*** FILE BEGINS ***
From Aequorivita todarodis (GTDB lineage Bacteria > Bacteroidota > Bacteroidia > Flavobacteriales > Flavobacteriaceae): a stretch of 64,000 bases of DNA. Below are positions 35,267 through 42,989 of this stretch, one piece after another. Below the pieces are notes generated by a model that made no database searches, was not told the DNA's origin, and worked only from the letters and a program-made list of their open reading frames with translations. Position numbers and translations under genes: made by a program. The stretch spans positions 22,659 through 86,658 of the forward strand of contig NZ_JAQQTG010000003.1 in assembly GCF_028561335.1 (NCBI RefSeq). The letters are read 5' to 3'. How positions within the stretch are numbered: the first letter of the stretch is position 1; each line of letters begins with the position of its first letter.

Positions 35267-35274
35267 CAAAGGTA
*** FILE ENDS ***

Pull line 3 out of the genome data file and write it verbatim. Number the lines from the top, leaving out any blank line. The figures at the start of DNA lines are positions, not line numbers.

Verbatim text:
35267 CAAAGGTA